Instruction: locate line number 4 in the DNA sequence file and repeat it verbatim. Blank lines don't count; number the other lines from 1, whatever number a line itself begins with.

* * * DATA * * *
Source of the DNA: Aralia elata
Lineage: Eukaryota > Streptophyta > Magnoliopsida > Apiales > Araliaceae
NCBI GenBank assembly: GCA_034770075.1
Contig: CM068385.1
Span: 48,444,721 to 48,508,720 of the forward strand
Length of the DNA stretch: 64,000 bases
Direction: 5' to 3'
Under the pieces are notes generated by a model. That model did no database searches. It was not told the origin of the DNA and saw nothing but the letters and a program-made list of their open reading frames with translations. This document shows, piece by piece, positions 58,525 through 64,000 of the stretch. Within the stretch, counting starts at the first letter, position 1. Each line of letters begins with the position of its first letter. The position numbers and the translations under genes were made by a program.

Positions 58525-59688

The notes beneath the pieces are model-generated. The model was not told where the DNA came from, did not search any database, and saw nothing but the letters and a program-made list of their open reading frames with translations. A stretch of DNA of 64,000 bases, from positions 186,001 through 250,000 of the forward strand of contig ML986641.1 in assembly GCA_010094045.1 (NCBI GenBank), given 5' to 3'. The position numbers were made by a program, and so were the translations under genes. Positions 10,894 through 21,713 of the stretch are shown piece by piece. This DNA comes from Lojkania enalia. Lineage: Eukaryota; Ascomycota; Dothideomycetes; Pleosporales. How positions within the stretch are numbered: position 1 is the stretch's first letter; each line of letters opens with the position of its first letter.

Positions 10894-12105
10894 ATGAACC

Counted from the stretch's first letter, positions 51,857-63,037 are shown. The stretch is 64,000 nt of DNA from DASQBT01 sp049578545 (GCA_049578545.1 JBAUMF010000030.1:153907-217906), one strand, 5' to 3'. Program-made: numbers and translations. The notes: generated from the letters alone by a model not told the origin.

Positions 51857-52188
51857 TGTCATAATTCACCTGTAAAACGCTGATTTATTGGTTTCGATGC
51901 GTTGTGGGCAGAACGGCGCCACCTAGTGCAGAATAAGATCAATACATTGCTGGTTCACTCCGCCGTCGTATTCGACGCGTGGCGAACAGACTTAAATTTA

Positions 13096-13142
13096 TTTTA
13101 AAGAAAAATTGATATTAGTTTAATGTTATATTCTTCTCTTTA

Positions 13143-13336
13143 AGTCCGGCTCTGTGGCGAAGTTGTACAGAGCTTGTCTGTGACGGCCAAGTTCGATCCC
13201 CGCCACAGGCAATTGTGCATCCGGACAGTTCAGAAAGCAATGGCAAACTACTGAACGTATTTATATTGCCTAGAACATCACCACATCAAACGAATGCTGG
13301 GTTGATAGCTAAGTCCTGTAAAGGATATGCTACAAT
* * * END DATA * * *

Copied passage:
Contig: CM068385.1